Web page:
Format

Send to

Choose Destination
See comment in PubMed Commons below
Eur J Hum Genet. 2005 Apr;13(4):435-9.

Sequence variation in the ATP8B1 gene and intrahepatic cholestasis of pregnancy.

Author information

1
Folkhälsan Institute of Genetics, Biomedicum Helsinki, University of Helsinki, Helsinki, Finland. jodie.painter@helsinki.fi

Abstract

Intrahepatic cholestasis of pregnancy (ICP) is a cholestatic condition that may affect women during the third trimester of pregnancy. Symptoms experienced by these women generally resolve spontaneously following delivery, but prior to delivery the fetus is at increased risk of intrauterine distress and sudden intrauterine death. The genetic etiology of most cases of ICP is unknown, although heterozygous carriers of mutations causing progressive familial intrahepatic cholestasis (PFIC) diseases may experience ICP. When examining linkage to known cholestasis genes, affected members of four Finnish ICP families shared haplotypes around ATP8B1, the gene responsible for PFIC1. This gene was subsequently screened in 176 familial and sporadic ICP patients. A total of 17 sequence changes were detected, five exonic and 12 intronic. No intronic change was associated with ICP in sporadic cases. Four intronic changes segregated with ICP in three families, a different change in each of two families and three changes in another family, although the significance of this is currently unknown. Three exonic changes were nonsynonymous, one (in exon 23) is probably a polymorphism while two predict novel amino-acid replacements (N45T and K203R). These changes, in exons 2 and 7, were detected in one individual each, and may have predisposed these individuals to ICP. In conclusion, although the exon 2 and 7 changes may have functioned as risk alleles, ATP8B1 is probably not a major gene contributing to the occurrence of ICP.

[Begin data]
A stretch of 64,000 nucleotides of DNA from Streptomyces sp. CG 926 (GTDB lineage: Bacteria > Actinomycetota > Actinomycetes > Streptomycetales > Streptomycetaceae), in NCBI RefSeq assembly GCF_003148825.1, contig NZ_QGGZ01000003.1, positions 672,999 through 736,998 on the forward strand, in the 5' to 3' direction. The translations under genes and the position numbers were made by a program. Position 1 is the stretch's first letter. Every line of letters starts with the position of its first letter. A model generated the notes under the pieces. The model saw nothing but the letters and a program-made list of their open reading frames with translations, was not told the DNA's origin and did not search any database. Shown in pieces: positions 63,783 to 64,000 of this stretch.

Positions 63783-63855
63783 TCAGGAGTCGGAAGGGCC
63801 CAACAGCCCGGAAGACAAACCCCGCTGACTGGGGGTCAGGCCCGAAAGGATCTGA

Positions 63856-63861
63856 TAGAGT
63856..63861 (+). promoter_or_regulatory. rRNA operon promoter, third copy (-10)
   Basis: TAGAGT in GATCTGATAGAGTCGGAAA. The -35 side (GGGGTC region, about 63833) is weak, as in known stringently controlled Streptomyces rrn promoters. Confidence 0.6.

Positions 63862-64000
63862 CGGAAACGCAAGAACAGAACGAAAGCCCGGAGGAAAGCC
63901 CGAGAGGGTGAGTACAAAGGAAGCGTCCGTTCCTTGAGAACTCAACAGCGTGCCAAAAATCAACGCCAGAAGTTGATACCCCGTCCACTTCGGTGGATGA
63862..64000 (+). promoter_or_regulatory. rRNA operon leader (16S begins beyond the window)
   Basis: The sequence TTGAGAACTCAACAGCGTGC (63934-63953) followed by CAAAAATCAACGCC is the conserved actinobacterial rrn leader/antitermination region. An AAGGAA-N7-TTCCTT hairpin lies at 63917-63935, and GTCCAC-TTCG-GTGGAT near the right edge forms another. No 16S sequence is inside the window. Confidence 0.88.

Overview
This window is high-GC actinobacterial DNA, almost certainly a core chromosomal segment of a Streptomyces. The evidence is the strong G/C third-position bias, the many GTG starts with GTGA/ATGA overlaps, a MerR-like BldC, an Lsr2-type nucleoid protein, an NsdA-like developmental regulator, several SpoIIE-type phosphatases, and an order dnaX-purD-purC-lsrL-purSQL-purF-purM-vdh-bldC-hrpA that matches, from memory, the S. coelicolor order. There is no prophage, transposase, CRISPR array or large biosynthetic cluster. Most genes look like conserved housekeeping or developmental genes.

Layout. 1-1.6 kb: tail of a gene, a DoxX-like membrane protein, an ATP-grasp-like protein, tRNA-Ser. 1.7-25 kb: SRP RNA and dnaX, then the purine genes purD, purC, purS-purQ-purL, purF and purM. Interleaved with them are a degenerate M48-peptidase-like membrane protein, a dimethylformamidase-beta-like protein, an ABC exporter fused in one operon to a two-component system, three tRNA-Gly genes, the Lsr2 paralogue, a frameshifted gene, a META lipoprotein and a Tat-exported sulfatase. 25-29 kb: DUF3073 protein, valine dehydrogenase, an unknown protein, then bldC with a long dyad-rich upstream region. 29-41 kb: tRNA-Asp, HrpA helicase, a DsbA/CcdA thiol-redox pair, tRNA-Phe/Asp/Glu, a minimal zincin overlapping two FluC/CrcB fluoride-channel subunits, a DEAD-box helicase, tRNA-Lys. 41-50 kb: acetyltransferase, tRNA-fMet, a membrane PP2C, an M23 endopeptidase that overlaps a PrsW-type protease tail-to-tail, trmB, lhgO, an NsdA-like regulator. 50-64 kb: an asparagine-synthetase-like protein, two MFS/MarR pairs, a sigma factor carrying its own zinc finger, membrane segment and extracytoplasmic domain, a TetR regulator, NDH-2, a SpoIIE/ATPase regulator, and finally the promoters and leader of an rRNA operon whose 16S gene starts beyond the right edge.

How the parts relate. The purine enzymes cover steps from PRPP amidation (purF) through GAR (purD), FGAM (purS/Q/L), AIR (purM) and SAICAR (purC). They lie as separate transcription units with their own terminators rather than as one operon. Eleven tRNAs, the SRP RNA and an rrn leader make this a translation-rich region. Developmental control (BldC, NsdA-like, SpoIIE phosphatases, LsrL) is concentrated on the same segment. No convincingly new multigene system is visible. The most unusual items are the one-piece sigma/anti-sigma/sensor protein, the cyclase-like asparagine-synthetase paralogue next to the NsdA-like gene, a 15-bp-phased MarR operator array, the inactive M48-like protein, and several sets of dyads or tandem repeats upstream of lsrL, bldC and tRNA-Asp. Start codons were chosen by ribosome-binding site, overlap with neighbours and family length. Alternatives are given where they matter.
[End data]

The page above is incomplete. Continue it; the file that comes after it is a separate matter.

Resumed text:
PMID:
15657619
DOI:
10.1038/sj.ejhg.5201355
[Indexed for MEDLINE]
Free full text
PubMed Commons home

PubMed Commons

0 comments
How to join PubMed Commons

    Supplemental Content

    Full text links

    Icon for Nature Publishing Group
    Loading ...
    Support Center